Dettol declares germ warfare
Putting the fear of God into shoppers by suggesting their homes were germ-ridden death traps, Dettol cashed in on swine flu paranoia for its Disinfectant Spray, with footage of swarming germs worthy of McCarthyite Cold War propaganda.
Get it together with Häagen-Dazs
Häagen-Dazs was speaking the language of lurve in its latest campaign, which saw two star-crossed lovers watching a ballet from way up in the rafters. Far subtler than Eva Longoria lustfully eyeing a Magnum, this ad still deftly conveyed the message that ice cream and sex go hand in hand even if you're getting rather more of one than the other.
Excel Gel launders money legally
Ariel gave new meaning to the phrase 'money laundering' for this year's Excel Gel ads with a washing machine that prints cash something even Dyson hasn't come up with yet. Ariel urged us to turn down the temperature and save pounds a message rather timelier than the obligatory bloke in jeans and white t-shirt uniform that's been shorthand for laundry day ever since that Levi's ad.
Nescafé shines through the instant gloom
Growing coffee beans in a rainforest. Capturing them in a jar. Taking them to an Amazonian temple? Never mind a plot that made less sense the more times you saw it Nescafé's super-glossy Indiana Jones pastiche reignited interest in an instant coffee category that was previously more stagnant than the Osmond family gene pool.
Over the counter
Beechams beats off the sumo-sized symptoms
A quartet of sumo wrestlers formed the sneezing, wheezing embodiment of flu in an eye-catching ad for Beechams Ultra All in One. Like a flu remedy from Alice In Wonderland, it helped under-the-weather heroine Becky grow to Godzilla-style proportions to scare off the tubby grapplers. Luckily, gigantism is not thought to be a common side effect.
Kleenex sings Sven it's winning
Rocker Emma Bunton and money-man Bob Geldof were upstaged hilariously by Sven-Goran Eriksson and his dressing-room keepy-uppies. The normally placid Swede won't have come cheap as the Football Association can attest but his appearance in one of the year's best ads was simply priceless. Back of the net.
King of Shaves bends it without Beckham
King of Shaves urged ladykillers to bend the rules with a campaign for its Azor razor that did exactly that, eschewing costly celeb endorsements and smug-looking blokes stroking their chins in the mirror. Instead, we got an animated sensory assault that saw Darwin stripped of his beard by a chimp barber, set to foot-stomping club mash-up Lust And Charm by Mat Le Star and MC Strategy. This 'Shaveolution' was definitely televised.
Pot-heads and jocks in musical
Dehydrated hangover antidote Pot Noodle debuted its kebab flavour this year and, even better, unveiled a hilarious, 'tastified' spoof of High School Musical that had more clunking rhymes and misdirected high-fives than a month on the road with Zac Efron.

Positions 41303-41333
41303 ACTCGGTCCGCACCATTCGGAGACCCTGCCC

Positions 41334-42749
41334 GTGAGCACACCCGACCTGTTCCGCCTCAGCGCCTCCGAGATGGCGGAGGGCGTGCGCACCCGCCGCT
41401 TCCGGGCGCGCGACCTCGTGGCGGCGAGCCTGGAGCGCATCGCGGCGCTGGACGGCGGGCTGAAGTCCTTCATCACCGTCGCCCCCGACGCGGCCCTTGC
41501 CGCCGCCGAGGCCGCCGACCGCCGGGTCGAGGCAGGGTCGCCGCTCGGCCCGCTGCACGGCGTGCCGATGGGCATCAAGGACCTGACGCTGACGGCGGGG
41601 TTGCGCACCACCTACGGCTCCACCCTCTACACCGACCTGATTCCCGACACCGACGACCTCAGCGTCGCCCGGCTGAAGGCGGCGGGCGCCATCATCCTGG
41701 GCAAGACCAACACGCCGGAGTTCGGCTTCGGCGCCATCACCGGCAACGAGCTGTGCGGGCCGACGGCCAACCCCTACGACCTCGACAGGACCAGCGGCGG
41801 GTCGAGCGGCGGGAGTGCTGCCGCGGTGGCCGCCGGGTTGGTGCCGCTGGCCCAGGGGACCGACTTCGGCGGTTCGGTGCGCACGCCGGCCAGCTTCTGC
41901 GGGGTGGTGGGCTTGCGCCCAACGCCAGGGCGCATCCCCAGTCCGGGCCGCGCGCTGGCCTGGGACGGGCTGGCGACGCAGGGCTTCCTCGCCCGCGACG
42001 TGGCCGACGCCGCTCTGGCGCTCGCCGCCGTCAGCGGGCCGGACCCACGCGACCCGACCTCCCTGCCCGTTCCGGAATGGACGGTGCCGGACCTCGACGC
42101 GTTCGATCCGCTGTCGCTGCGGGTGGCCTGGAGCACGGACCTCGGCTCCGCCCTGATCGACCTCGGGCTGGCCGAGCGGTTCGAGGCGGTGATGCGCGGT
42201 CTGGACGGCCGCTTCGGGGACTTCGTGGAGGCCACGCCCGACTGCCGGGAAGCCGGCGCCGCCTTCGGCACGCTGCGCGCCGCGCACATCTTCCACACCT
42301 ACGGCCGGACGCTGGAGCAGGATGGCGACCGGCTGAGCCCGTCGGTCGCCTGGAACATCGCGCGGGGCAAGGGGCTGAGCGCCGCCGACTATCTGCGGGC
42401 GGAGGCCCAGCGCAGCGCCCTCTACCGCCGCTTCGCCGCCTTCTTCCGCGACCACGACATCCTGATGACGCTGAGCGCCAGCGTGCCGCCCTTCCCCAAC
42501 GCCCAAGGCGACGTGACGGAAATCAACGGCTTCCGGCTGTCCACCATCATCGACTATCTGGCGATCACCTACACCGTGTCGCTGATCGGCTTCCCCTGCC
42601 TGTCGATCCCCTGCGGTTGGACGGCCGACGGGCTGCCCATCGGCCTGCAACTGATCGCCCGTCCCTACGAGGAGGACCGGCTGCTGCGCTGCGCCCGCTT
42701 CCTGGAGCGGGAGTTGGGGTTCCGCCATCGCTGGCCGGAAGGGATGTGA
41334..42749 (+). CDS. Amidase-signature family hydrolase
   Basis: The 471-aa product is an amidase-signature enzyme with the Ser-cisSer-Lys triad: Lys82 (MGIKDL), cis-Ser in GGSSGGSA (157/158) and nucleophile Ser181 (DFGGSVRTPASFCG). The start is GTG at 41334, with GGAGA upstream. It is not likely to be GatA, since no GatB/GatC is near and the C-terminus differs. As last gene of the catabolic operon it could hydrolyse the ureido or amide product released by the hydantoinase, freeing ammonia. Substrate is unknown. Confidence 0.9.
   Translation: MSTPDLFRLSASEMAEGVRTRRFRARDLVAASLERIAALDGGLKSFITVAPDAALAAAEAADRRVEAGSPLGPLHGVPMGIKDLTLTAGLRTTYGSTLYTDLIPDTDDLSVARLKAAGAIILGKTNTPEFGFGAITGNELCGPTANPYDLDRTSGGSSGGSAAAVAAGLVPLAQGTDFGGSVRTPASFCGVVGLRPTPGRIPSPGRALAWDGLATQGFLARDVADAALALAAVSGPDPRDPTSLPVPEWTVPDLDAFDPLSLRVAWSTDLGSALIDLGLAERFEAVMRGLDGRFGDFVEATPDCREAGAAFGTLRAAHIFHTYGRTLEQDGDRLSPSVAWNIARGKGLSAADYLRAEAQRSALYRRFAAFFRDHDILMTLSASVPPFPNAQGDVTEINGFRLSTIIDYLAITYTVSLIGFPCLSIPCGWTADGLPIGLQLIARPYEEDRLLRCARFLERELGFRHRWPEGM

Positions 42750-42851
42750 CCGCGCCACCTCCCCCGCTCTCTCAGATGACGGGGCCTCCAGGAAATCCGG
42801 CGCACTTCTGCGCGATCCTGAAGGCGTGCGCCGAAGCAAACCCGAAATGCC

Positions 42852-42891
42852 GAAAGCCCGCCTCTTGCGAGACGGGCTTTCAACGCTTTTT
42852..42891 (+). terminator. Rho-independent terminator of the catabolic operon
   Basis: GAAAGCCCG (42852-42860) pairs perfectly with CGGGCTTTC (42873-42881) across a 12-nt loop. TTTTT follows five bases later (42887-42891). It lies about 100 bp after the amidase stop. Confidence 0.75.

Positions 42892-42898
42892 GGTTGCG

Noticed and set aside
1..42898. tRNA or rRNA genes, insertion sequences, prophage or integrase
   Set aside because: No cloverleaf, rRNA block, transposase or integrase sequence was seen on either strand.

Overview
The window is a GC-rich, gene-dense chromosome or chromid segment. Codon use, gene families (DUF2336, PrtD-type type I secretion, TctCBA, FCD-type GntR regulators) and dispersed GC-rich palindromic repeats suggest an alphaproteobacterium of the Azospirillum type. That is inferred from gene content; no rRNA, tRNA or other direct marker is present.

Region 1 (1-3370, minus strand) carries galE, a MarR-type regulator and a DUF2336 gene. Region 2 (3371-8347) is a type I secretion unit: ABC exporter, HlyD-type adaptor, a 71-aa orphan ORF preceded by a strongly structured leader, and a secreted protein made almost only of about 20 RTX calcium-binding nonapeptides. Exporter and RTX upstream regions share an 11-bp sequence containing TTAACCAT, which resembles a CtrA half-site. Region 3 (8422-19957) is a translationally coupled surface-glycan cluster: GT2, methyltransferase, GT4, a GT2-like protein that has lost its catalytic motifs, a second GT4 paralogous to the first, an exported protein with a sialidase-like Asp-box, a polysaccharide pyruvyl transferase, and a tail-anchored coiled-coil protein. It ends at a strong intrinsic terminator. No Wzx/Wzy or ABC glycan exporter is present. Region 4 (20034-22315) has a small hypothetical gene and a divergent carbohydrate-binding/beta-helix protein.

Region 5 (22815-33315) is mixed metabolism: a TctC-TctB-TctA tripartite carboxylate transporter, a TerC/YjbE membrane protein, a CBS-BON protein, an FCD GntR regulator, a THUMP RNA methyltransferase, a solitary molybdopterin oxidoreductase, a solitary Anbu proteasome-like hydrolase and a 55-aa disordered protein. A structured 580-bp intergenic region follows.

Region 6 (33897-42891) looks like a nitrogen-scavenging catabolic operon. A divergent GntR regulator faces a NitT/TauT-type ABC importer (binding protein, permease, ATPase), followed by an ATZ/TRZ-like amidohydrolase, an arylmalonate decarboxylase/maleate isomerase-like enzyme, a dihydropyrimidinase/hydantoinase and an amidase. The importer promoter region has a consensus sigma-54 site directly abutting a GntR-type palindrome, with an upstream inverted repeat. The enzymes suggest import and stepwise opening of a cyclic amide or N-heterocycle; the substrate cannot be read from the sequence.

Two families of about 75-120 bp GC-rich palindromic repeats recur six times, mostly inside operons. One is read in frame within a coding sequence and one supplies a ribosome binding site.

Bakers boldly goes beyond
Blasting dogs into space went out in the 1950s, but even animal rights do-gooders wouldn't object to walkies in orbit if they were this much fun. Bakers Complete took its four-legged stars where no dog has been since the Soyuz missions to show how far you have to go to find a more popular petfood.
Price is White as Knorr's stock rises
Having calmed down from his stint on Hell's Kitchen, Marco Pierre White added credibility to Knorr's Stock Pots. Thanks to the brooding pseudo-Frenchman, Unilever said the product was one of its best successes of 2009.
Cycle of korma goes on for Patak's
For its first campaign in five years, Patak's told us 'Why Britain Loves Curry'. Strongly reminiscent of the Hovis epic, the ad traced its chairman's steps from boy to curry mogul in a journey packed with period detail, gorgeous ingredients and wry humour
Ginsters eyes up the talent
Ginsters showed a neat sense of irony for an ad that ended with the strapline 'real honest food'. The pasty kings disguised spies as a pantomime cow, a bag of wheat and a beetroot to 'keep a close eye' on its ingredients. It was fun, but also got across a serious provenance message. Nothing says authenticity like fake udders.
New Covent Garden gets seriously fresh
New Covent Garden Food Co made its TV debut in February with an advert that subtly played up the brand's emphasis on freshness by repeating the word 'fresh' at least a dozen times in 30 seconds. Beautifully shot, with images as warm as a tureen of steaming soup, this was a sure-footed arrival.
Robinsons sings its own praises
Calling an advert 'charming' risks damning it with faint praise, but Robinson's Be Natural campaign was just that. Following a tiny songbird around his comfortable home was a sweet idea, but lovingly executed details like the pigeon newsreader on TV and the human cuckoo clock pushed the spot to the verge of greatness.
And one more we loved...
Wall's best bits are best of the rest
To underline that Wall's only uses the two best cuts of pork for its bangers (not lips and hooves, presumably), Wall's dreamed up "the two best bits". One of the memorable iterations showed the two best bits of fatherhood an emotional dad cradling his newborn nipper, then, having lost his hair, waving goodbye to the now surly teenager as he leaves the family home. Another idea riffing on the same crafty concept starred a talkative parrot morphing from a charming 'pretty boy' into a foul-mouthed feathered fiend abusing its owner.
Top Products Survey 2009